to calculate list changes, it’s recommended to run the diff calculation on a background thread since it can be slow. This makes it tricky to use with declarative programming, because state updates to the list don’t synchronously get propagated down the tree (e.g.
in an item view causes a new list to be emitted with new text, but that text doesn’t get bound to the actual view until a few main loop iterations later, which causes state to get out of sync when typing fast). What implications does this have for
in Compose?Add/remove item animations can be done at the per-item level, which seems straightforward enough. But if the list is re-ordered, or items are inserted anywhere other than the end of the list, does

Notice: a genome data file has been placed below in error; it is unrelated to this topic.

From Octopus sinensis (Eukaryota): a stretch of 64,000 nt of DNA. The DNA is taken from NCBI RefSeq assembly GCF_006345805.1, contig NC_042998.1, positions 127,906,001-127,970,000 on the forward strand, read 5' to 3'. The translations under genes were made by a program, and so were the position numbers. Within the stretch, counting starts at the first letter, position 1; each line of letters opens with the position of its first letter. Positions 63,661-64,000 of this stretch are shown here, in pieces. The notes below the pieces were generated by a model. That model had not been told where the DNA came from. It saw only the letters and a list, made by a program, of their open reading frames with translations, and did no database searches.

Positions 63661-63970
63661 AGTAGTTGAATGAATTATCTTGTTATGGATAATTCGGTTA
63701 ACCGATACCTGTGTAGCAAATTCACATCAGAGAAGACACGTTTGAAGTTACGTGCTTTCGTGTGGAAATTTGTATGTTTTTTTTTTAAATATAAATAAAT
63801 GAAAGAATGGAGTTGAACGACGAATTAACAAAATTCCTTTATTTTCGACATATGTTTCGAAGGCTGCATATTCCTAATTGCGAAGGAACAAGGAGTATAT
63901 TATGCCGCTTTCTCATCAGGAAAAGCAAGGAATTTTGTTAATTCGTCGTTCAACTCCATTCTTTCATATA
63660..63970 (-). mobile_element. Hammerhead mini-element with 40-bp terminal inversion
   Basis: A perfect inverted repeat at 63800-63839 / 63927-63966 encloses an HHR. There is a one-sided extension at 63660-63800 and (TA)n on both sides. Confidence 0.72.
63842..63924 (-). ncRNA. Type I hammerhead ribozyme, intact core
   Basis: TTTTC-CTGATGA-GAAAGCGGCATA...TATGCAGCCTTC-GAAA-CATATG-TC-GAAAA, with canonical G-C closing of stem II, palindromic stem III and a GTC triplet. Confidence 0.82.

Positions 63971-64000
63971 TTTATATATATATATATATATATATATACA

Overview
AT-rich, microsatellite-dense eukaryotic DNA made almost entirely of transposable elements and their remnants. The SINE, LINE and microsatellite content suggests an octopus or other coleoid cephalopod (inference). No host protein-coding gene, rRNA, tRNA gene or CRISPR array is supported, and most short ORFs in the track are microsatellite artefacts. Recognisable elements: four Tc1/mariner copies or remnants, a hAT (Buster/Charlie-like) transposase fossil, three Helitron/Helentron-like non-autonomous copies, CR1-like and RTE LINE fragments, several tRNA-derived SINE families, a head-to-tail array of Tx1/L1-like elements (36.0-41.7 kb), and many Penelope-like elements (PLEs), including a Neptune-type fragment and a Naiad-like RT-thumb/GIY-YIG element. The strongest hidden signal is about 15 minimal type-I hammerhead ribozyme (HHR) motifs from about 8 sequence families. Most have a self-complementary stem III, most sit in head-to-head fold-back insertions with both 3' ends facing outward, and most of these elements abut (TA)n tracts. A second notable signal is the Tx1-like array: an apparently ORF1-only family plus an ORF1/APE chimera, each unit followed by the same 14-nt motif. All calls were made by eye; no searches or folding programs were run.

preserve composable state/groups by keying on the list items (i.e. using key/Pivotal machinery)? If it does, does it process those changes more efficiently than
? Does this question not even make sense in the Compose world?
but it still means that you’re going to be iterating over the full list etc.
adapterlist (or other virtualized primitives) should get you into a camp where you’re not doing an O(n) recomposition even if its shallow, and instead just doing O(screen size)
but that still means if you have no extra information that you have to run a diff of the data somewhere
ideally we give you an API to provide additional information (e.g., “5 new items inserted at X”) but we are still figuring out the best way to handle this type of thing and sort of get out of your way a bit